Author Topic: What have you flown so far?  (Read 144295 times)

Offline Plthijnx

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Re: What have you flown so far?
« Reply #15 on: April 26, 2006, 06:42:11 PM »
that depends. the geronimo that used to be an apache can be a bear to turn when doing/practicing critical engine out, well, either engine really. this particular twin has 160 a side and it's REAL un-nerving to point the nose down at low altitudes to gain airspeed and hold blue line. and it will roll when approaching red line. she's a delicate gal to dance with on one engine......
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fireflyr

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Re: What have you flown so far?
« Reply #16 on: April 26, 2006, 07:22:58 PM »
I've heard that the critical engine isn't as big a deal as the FAA says it is.

It's not, unless you're low, slow, and turning into it, in which case you'll get to show your spin recovery technique just before the crashing sounds begin-----in which case it becomes a veeeery big deal! :o

I tend to get pretty cautious with the critical engine and try thinking waaaay ahead of the airplane--never stall/spun one yet-- don't want to-- wouldn't be prudent. ;D

Offline Frank N. O.

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Re: What have you flown so far?
« Reply #17 on: April 26, 2006, 09:31:40 PM »
Wow, a lotta planes, and even another Cardinal RG  8)

There are two things I'm interested in with twins and that is that they have a spare engine in case of engine failure and that I think that having two counter-rotating propellers will make for an easier plane especially with fast changes in power like for an aborted landing for instance however that can still be done with one engine using a gearbox.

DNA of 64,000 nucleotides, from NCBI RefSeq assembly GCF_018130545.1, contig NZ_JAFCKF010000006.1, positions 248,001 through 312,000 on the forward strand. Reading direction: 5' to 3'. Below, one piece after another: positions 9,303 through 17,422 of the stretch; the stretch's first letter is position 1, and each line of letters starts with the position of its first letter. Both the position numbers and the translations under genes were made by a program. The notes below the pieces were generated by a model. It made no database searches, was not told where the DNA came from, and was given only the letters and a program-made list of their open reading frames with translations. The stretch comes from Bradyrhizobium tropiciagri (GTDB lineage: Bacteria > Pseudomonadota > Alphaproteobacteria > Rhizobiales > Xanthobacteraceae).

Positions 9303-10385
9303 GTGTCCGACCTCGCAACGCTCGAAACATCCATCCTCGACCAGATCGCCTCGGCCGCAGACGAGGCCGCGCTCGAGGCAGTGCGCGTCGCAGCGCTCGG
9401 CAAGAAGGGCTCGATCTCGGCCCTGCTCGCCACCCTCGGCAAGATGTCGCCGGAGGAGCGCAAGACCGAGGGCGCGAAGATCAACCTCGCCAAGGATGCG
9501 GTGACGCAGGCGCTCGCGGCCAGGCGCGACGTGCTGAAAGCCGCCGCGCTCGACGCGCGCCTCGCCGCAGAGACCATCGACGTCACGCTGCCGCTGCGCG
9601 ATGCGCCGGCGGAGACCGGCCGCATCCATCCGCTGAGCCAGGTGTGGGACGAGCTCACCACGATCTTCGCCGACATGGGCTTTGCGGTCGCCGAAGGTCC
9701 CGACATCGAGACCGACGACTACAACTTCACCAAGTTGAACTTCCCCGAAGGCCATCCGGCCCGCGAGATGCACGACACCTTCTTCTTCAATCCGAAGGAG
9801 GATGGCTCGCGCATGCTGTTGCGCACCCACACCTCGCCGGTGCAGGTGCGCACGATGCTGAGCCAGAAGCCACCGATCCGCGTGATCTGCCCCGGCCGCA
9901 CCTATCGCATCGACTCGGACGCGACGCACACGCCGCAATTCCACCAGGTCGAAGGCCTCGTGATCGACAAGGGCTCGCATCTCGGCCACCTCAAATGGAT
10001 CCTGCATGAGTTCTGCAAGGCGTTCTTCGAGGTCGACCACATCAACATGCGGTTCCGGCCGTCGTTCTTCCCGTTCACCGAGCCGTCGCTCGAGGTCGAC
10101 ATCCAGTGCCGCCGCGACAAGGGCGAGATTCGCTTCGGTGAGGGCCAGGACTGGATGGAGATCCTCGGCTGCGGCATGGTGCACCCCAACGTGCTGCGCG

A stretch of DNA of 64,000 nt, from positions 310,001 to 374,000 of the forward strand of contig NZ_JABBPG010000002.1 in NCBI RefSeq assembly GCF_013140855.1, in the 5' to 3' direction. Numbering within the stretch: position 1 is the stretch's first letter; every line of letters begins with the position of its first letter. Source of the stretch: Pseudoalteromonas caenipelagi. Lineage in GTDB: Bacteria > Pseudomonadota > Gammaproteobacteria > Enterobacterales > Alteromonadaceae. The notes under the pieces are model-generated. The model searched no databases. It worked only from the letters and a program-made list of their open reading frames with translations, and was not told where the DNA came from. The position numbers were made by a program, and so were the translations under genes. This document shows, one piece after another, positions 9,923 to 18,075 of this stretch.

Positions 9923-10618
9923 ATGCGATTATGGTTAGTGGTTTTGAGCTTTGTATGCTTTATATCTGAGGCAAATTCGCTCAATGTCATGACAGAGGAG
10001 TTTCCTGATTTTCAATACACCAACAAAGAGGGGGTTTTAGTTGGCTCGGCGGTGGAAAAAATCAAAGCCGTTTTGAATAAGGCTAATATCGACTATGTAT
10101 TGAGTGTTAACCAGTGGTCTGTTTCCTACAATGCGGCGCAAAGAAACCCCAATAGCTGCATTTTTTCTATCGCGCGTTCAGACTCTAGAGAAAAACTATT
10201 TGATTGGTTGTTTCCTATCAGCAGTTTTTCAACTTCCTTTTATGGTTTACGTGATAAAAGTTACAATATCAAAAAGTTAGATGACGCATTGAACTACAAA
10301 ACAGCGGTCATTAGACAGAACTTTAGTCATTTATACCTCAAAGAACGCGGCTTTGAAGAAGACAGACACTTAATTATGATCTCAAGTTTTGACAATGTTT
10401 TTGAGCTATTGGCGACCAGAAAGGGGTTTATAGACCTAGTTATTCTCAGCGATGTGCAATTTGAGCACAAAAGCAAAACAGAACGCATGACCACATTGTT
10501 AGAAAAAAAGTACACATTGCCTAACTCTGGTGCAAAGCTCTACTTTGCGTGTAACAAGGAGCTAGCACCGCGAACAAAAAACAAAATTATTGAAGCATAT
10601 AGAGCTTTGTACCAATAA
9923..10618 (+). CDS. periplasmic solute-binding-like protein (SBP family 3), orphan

One thing I did notice is that the Twin Star is said to have a climb-rate of up to 1700 fpm and the best singles I've seen can on average give maybe 1000-1100 fpm but maybe that's also wing-shape and general drag-coeffient, or is it the massive torque of the diesel-engines (I haven't looked up the "Single" Star (DA-40) yet)?

Critical engine, what does that mean when it's only for planes without counter-rotating props, as I read it? I tried the high-detail Shrike Commander in FS2004 yesterday with one engine and it was pretty even, until I had to taxi on the ground! And while it's a home sim then that add-on plane was said to be made extremely accurately on all counts.

A B-2 simulator, wow! And here I thought it was wild enough to have a magazine publish a 3D view file on the internet of the cockpit.

What's a Frasca?

And the finale about simulator time, I sit in an office chair with wheels on it and use a joystick with small rubber dimples underneath on a wooden desk and car-pedals that all keep sliding around so it's a strain just to try and keep stationary, does that count as a full-motion simulator? :D

Frank
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Offline Gulfstream Driver

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Re: What have you flown so far?
« Reply #18 on: April 26, 2006, 09:39:48 PM »
The critical engine is only a factor on twins without counter-rotating props, which are very common.  That way you can use the same engine on both sides, and not one that spins the opposite way.  The critical engine is the left engine, because if you lose that one, you have asymmetrical thrust on the right side, which wants to turn the plane to the left and you have left turning tendencies on that right engine that are not on the centerline of the aircraft.  Basically, the airplane wants to turn left more if you lose the left engine.  On FS2004, did you fail the left or the right engine?  It will make a difference.

Frasca is a sim manufacturer.  UND uses them for Warrior, Arrow and Seminole sims.  They are not full motion, so that's why the time doesn't count on the forum.  :)

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Offline Mike

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Re: What have you flown so far?
« Reply #19 on: April 26, 2006, 10:01:08 PM »
Hmmm...where is fireflyers list??